30 Dec 2015

Kiwi detainee: 'Freedom feels good'

12:50 pm on 30 December 2015

A New Zealander released from an Australian detention centre says the tide is beginning to turn towards freeing those who have committed less serious offences.

Villawood Detention Centre in Sydney

A police car approaches the Villawood Detention Centre in Sydney. Photo: AAP / Dean Lewins

Quentin Hiko was recently released from the Villawood centre in Sydney, where he had spent four months.

He was jailed for a year for possession and supply of cannabis.

Two other men were also released in the week before Christmas, after they won appeals against their visa cancellation and deportation.

Mr Hiko says that was good news for families of those being detained under Australia's tough visa laws.

"They're sending the more serious people who are facing serious charges and stuff like that, and not the people with minimal charges, I think."

Mr Hiko said he would like to visit New Zealand but feared he would not be allowed back into Australia if he left.

He said it would not have been the end of the world if he had been sent back to New Zealand, as it was not a bad place, but he had spent most of his life in Australia and considered it home.

"I'm married to an Aboriginal woman and we have four children together, and I think that's why they let me go.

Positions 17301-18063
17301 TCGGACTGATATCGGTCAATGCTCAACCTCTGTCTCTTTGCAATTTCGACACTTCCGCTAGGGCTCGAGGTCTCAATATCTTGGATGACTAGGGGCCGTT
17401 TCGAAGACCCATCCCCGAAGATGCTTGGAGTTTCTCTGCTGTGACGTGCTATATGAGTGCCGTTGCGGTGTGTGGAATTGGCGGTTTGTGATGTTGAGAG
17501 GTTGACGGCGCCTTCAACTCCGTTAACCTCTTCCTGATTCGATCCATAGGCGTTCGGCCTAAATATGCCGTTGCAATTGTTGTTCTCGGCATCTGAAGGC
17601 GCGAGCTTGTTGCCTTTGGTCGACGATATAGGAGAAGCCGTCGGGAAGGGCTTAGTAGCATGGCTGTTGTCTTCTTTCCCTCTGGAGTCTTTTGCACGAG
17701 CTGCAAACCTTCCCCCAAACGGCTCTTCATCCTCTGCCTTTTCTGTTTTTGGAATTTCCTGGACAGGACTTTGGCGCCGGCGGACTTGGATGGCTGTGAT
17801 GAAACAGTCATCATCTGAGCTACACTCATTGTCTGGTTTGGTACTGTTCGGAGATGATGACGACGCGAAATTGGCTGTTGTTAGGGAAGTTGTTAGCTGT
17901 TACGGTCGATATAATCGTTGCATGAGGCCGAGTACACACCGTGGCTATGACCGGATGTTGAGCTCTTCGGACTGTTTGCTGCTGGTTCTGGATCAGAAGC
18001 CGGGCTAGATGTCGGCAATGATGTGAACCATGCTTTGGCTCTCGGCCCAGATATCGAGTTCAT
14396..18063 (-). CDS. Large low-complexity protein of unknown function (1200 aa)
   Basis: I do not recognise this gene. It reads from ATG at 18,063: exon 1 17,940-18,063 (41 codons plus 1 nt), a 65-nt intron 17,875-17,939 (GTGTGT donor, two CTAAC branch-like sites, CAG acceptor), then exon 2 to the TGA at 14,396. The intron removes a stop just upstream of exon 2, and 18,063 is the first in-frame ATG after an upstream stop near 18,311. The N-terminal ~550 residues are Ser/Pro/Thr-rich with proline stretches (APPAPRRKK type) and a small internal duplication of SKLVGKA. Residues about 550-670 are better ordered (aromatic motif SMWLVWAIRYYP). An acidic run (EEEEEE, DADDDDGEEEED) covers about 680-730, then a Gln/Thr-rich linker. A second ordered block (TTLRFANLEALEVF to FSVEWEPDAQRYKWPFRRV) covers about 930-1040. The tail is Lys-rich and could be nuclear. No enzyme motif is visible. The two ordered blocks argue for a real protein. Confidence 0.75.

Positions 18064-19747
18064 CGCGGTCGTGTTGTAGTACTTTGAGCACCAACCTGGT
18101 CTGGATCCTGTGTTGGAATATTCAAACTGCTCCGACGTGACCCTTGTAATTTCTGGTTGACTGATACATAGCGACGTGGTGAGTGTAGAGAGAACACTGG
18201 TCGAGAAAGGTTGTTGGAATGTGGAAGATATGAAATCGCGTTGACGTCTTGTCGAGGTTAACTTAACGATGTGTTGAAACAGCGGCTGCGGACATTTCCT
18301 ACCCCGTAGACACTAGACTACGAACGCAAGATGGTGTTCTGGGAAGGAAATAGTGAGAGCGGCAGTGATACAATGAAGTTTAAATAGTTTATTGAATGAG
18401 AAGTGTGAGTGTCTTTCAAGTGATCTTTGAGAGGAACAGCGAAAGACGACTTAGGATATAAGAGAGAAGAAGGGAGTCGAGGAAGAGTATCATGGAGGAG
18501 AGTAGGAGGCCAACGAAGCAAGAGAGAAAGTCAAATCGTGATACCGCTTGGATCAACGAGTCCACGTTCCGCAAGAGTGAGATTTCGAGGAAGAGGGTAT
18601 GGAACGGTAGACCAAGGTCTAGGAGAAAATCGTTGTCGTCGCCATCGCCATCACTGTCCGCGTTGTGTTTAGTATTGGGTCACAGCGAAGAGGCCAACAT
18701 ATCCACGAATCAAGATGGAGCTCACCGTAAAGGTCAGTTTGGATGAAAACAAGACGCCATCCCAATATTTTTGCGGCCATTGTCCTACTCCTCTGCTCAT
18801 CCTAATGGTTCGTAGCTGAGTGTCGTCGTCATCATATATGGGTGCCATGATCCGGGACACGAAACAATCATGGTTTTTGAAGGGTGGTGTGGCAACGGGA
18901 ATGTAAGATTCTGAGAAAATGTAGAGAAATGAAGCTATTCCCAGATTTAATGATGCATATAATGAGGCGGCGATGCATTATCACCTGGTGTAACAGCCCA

"It feels awesome [to be able to go home]. I've been a year and a half in detention, and freedom feels good. My family is happy to have me home, and I'm just catching up on everything, really."

Iwi n Aus, which advocates for those detained under Australia's policy to deport those jailed for more than 12 months, said one man was released from Christmas Island days before Christmas Day after a decision to reinstate his visa.

Iwi n Aus founder Erina Anderson said the two were released out of the blue and were not given reasons.

Those left on Christmas Island were allowed to attend a church service for the first time in six months, she said.

In general, detention centres were more tense at what she said was an emotional time for inmates.

"Guards have ramped up, the rooms were getting searched ... it made them feel a lot more sad, as they were struggling with the concept of not being with their families in the first place."

She said detainees told her Christmas had been a very depressing time for them.

A fence at a detention centre on Christmas Island

A fence at the detention centre on Christmas Island. Photo: AFP